Why are so many immigrants and asylum-seeking people suffering discrimination?

 

Why are people working harder and falling deeper into debt?

 

Why are so many people suffering and dying from violence, mental and physical disease and illness, and the results of contaminated air, water, and soil?

 

Why is climate change happening? Why is the earth crying? Why are fish in the oceans dying?

 

Why is the world not doing better when so much religious activity is happening?

 

The lesson from Isaiah 58 and the message from Jesus in the Sermon on the Mount teach that God’s righteousness and salvation involves more than personal and public acts of piety. Attending worship services, Bible studies, and prayer groups makes people busy. But being religiously busy doesn’t make one righteous. People can be religiously busy yet be out of touch with God and others. Notice again the words from Isaiah 58.

 

Look, you serve your own interest on your fast day, and oppress all your workers. Look, you fast only to quarrel and to fight and to strike with a wicked fist. Such fasting as you do today will not make your voice heard on high. [Is. 58:4]

Is this not the fast that I choose: to loose the bonds of injustice, to undo the thongs of the yoke, to let the oppressed go free? Is it not to share your bread with the hungry, when you see the naked, to cover them, and not to hide yourself from your own kin?

[Is. 58:6-7]

 

Then you shall call, and the LORD will answer; you shall cry for help, and he will say, “Here I am.”

If you remove the yoke from among you, the pointing of the finger, the speaking of evil, if you offer your food to the hungry and satisfy the needs of the afflicted, then your light shall rise in the darkness and your gloom shall be like the noonday. The LORD will guide you continually, and satisfy your needs in parched places, and make your bones strong; and you shall be like a watered garden, like a spring of water, whose waters never fail. Your ancient ruins shall be rebuilt; you shall raise up the foundations of many generations; you shall be called the repairer of the breach, the restorer of streets to live in. [Is. 58:9-12]

 

Likewise, when Jesus spoke being “salt of the earth” and “light of the world” he was talking about more than holding Bible studies, prayer groups, and attending religious conferences and seminars on preaching, evangelism, missions, and church growth, and other acts of religious piety. He was calling people to follow him in being God’s agents of healing, hospitality, generosity, humility, peace, justice, and hope in the world. Jesus wasn’t belittling Scripture. He was emphasizing that Scripture (Torah) directs people into righteous communion with God and others.

 

How can people who object to universal access to health care be in right relationship with the God who sent Jesus as Healer and Teacher?

 

How can Bible-reading and prayer group gathering people who support spending trillions on making war and but who object to spending government money to provide food and shelter for hungry and homeless people be in right relationship with God?

 

How can Bible-quoting and hymn-singing people who defend an economic system that rewards cheating workers be in right relationship with God?

 

How can people who claim to love God support policies that mistreat immigrant and asylum-seeking men, women, and children?

 

How can people say they worship God yet ignore mass incarceration, racial profiling, and systemic violence and murder by law enforcement agents?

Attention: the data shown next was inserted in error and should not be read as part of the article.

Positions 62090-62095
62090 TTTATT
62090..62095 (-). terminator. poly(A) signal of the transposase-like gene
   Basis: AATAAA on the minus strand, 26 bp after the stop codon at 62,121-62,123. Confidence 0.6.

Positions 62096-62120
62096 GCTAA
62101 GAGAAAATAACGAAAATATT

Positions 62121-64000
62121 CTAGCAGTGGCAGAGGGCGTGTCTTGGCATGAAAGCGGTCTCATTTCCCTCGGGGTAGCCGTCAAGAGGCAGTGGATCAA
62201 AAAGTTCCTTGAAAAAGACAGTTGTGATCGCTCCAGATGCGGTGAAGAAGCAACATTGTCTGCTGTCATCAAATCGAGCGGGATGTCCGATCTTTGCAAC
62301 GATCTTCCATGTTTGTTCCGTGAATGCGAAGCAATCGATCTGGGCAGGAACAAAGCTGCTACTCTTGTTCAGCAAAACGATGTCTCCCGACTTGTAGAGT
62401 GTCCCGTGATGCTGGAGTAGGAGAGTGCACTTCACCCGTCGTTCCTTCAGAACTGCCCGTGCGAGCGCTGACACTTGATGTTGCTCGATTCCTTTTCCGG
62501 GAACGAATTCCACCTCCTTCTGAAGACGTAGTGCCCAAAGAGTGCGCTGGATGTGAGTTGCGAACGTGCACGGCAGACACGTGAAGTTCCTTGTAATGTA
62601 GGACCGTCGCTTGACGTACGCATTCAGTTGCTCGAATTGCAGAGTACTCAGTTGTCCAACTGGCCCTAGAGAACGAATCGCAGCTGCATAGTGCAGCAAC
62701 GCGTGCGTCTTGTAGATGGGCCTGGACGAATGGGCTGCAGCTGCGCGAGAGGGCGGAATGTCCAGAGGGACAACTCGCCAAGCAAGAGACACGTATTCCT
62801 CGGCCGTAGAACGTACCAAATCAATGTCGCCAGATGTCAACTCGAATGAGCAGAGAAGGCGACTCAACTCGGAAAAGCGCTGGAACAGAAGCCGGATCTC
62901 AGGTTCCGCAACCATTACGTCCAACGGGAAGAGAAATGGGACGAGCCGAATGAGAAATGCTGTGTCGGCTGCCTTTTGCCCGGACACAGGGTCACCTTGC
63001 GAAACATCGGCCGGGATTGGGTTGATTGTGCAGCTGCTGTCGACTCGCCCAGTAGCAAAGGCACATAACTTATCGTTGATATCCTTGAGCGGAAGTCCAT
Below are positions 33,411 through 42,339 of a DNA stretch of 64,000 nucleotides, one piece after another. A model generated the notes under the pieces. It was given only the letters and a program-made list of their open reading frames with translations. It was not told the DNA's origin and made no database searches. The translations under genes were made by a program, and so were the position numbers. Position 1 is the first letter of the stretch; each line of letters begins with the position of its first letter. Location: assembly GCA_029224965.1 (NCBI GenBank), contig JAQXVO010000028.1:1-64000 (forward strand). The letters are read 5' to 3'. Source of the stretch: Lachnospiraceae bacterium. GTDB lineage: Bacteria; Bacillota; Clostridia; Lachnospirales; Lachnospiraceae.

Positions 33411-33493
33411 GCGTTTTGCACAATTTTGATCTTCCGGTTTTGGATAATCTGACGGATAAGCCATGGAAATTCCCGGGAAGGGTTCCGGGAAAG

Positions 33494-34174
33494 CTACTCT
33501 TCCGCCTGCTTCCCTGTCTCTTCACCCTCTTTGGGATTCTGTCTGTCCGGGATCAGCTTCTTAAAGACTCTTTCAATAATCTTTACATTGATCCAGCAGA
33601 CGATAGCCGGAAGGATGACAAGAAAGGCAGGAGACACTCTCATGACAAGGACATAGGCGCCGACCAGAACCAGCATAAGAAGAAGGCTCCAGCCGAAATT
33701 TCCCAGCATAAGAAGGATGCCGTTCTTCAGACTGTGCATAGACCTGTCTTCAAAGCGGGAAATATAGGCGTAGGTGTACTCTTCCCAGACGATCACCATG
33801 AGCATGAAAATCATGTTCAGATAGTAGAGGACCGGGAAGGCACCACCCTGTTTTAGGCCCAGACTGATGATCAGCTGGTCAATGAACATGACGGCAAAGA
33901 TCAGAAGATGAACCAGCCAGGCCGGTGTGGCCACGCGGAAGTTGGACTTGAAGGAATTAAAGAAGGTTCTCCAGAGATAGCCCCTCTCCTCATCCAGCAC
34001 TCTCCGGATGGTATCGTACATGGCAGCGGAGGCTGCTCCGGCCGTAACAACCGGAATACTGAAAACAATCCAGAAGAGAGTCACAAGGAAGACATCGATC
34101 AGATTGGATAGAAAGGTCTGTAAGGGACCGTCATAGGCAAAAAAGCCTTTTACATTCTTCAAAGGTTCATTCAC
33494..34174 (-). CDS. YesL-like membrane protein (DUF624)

How can people who love God turn a blind eye to the damage humans are systematically doing done to God’s air, soil, and water?

 

This is what Jesus meant at Matthew 5:20 when he said “unless your righteousness exceeds that of the scribes and Pharisees, you will never enter the kingdom of heaven.” Jesus wasn’t putting down Scripture (“the law and the prophets” or Torah) by calling his followers to embrace God’s call to humility, hospitality, grace, mercy, justice, peace, and hope. He was saying that Scripture enlightens us to know that being faithful members of God’s community, what Jesus spoke of as “the kingdom of heaven,” involves more than religious ceremonies, traditions, and rituals.

 

Scripture lights the way for us to love enemies. Scripture shines light on God’s call that we welcome immigrants and asylum-seekers, that we love enemies, and that we show mercy and compassion to people who are wounded, weak, and threatened. Life with God involves more than reading the menu of Scripture. We must join God in bringing everyone into God’s fellowship.

Allan Boesak said it well in these words:

 

The God of the Bible is the God of liberation rather than oppression; a God of justice rather than injustice; a God of freedom and humanity rather than enslavement and subservience; a God of love, righteousness and community rather than hatred, self-interest and exploitation.

 

God of Light and Love and Life, thank you for shining the light of your extravagant generosity, scandalous grace, and universal community into the world through Jesus and the other prophets.

 

Thank you for calling us to join you in loving the world, healing the world, protecting the world, and nourishing the world.

 

Thank you for helping us understand that your righteousness involves more than piety, more than devotion to religious tradition and dogma, and more than being religiously busy.

 

Thank you for the guidance of your Spirit. Thank you for the inspiration of Scripture and the revelation of your power through the life and ministry of Jesus. And thank you for the assurance that your Spirit will strengthen and guide us to be agents of liberation rather than oppression, justice rather than injustice, freedom and humanity rather than enslavement and subservience, and love, righteousness and community rather than hatred, self-interest and exploitation. Amen.